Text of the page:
An electric truck is an electric vehicle powered by batteries designed to transport cargo. — Photo: by Vincent Everts (CC BY 3.0)
Major fleets have committed to transitioning at least 30 percent of their new heavyduty truck purchases to be zeroemission vehicles, including electric models, by 2030. It remains that many companies are daunted by the extra upfront cost of electric trucks. Coupled with this are substantial challenges including the limited availability of chargers.
On the other side, the benefits of electric trucks, increased availability of more makes and models, investments in charging infrastructure, the rapid improvement of the upfront and longterm economics, and policy incentives all point to a nearterm boom in their adoption.
Some of these trends are drawn out in IDTechEx’s report, “Electric and Fuel Cell Trucks 20242044: Markets, Technologies, and Forecasts”. This report finds that the future of electric trucks hinges on continued innovation in battery technology, further expansion of charging and hydrogen refuelling infrastructure, and acceptance of fuel cell trucks.
Despite the advantages, progress is relatively slow. Electric truck sales shares remain low across most major markets. With the exception of China, Germany, and Netherlands, the cumulative electric medium and heavyduty truck sales to date number in the hundreds in most countries (just over 6000 electric trucks were sold across the entire European Union and UK regions in Q1Q3 2023).
Battery Electric Vehicles (BEVs), as fully electric vehicles with rechargeable batteries and no gasoline engine, dominate in China. Those most in demand are batteryswap capable vehicles. Such trucks make up around 50 percent of the market share.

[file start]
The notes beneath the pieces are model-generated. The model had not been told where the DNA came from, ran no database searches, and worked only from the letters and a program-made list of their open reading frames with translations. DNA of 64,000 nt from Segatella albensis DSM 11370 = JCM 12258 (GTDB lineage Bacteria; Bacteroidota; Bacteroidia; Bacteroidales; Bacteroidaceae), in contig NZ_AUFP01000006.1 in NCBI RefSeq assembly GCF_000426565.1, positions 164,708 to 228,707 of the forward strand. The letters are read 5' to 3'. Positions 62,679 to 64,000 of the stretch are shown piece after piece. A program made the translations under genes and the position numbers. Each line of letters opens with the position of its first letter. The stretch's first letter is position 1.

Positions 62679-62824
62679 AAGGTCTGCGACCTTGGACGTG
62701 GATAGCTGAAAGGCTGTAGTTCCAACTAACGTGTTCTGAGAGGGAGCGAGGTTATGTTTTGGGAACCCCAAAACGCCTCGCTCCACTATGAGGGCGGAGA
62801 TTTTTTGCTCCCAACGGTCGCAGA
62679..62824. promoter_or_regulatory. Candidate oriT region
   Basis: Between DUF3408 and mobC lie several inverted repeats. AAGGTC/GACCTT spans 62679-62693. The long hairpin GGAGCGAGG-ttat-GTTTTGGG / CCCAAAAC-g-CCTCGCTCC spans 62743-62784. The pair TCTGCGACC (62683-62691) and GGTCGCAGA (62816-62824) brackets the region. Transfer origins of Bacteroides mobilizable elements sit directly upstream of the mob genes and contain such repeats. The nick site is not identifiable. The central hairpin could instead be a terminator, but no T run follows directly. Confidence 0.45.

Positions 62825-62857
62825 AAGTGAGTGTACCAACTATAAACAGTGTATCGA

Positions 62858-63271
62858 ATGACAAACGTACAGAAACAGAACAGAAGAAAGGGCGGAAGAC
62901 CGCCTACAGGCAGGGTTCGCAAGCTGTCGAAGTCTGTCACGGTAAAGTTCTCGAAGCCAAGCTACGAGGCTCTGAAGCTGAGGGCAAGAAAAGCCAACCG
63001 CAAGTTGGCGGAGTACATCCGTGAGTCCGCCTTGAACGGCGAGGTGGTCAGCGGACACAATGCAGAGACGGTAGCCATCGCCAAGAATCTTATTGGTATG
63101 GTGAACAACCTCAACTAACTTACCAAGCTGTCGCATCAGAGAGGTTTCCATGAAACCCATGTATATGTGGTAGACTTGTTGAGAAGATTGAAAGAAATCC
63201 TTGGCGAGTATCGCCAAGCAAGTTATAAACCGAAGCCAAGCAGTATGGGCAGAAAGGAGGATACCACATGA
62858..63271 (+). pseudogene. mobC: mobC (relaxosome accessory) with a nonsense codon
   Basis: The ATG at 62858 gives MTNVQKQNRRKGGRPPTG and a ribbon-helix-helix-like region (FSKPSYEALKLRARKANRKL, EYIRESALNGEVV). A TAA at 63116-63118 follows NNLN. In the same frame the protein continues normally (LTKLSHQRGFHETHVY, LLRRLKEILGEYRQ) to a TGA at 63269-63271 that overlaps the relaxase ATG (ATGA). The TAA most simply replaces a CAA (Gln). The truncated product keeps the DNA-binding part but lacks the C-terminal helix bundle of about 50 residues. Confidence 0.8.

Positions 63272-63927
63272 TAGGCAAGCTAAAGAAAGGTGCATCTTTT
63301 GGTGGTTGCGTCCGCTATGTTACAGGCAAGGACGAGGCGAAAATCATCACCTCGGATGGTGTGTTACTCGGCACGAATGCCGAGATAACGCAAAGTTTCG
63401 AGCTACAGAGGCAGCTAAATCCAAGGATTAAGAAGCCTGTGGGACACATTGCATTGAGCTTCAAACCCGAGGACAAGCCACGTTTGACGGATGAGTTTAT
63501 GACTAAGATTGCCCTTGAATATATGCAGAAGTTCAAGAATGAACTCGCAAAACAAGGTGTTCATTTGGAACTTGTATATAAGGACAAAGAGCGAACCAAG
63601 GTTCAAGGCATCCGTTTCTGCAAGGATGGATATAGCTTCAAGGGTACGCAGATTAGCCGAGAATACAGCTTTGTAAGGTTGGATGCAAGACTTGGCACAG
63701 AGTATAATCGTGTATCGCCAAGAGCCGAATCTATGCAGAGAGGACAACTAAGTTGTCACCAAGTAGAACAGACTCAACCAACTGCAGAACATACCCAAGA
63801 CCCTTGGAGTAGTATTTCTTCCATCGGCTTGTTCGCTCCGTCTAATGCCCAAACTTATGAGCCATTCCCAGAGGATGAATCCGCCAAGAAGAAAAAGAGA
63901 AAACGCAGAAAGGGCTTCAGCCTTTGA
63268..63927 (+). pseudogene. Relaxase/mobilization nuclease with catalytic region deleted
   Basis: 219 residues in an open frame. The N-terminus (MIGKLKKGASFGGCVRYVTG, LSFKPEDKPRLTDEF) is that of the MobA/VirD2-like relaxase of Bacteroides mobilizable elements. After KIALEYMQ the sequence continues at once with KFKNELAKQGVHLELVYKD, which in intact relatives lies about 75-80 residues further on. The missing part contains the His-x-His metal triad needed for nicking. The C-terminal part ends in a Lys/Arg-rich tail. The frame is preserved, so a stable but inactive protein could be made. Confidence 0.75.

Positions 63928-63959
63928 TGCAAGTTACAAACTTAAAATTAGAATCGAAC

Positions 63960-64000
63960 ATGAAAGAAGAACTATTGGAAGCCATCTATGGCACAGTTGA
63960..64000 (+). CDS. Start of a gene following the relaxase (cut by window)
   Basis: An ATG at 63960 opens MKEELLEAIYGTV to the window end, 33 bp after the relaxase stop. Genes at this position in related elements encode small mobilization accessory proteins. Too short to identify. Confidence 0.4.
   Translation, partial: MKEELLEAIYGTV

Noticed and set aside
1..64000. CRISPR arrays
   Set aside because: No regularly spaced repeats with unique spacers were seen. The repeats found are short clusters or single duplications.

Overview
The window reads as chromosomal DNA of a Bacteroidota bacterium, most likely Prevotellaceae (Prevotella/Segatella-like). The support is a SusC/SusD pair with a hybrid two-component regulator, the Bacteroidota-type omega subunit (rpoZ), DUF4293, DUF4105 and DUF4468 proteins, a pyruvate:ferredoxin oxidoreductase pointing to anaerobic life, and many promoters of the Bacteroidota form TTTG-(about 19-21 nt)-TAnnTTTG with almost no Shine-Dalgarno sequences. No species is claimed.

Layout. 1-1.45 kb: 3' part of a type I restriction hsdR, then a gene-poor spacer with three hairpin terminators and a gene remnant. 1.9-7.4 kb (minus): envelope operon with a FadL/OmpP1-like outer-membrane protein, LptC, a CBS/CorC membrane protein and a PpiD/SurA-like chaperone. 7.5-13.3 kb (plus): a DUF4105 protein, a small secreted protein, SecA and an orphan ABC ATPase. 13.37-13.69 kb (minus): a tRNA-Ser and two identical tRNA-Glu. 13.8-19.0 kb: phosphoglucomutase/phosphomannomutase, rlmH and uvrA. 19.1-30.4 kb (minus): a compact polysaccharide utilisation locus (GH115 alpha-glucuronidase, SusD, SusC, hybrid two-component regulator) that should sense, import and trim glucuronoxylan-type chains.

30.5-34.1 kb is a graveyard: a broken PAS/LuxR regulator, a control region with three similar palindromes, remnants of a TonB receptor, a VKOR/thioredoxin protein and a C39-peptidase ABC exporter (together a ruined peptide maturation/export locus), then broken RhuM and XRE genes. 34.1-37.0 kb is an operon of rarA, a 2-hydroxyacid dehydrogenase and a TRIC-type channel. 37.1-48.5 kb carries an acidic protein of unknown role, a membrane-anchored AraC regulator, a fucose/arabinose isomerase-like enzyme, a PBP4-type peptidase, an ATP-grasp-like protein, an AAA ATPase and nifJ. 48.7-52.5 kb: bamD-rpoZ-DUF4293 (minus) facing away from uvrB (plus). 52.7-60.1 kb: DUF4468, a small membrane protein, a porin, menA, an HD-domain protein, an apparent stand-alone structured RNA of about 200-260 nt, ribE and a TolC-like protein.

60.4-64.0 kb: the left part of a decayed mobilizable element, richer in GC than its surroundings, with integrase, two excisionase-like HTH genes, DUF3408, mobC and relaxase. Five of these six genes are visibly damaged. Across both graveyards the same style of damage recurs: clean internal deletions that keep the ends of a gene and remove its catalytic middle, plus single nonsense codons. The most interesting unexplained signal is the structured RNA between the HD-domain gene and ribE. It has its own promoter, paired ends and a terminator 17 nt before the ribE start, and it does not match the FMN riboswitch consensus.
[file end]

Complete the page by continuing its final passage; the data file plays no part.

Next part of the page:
Shazan Siddiqi, Senior Technology Analyst at IDTechEx has found that battery swapping will remain a key technology pathway for heavyduty trucks in China in the coming years. This is in contrast with the number of hydrogenpowered fuel cell electric trucks, which appear to have stalled.
Siddiqi identifies similar pattern in the U.S. where improved models and infrastructure have helped to drive an electrification push in 2023. This is being partially influenced by legislative changes with ten states having signed up to the Californian ‘Advanced Clean Trucks’ regulation, which requires manufacturers to sell a gradually increasing proportion of electrically powered lorries, vans and pickup trucks by 2035.
In Europe, Siddiqi observes that Germany and the Netherlands are the main drivers of growth, making up 65 percent of EU electric truck sales. Volvo Trucks is the current market leader in batteryelectric truck sales in Europe.
To achieve future growth, Siddiqi states there needs to be greater scale up fast or ultrafast charging especially with chargers with rated power of 1 MW.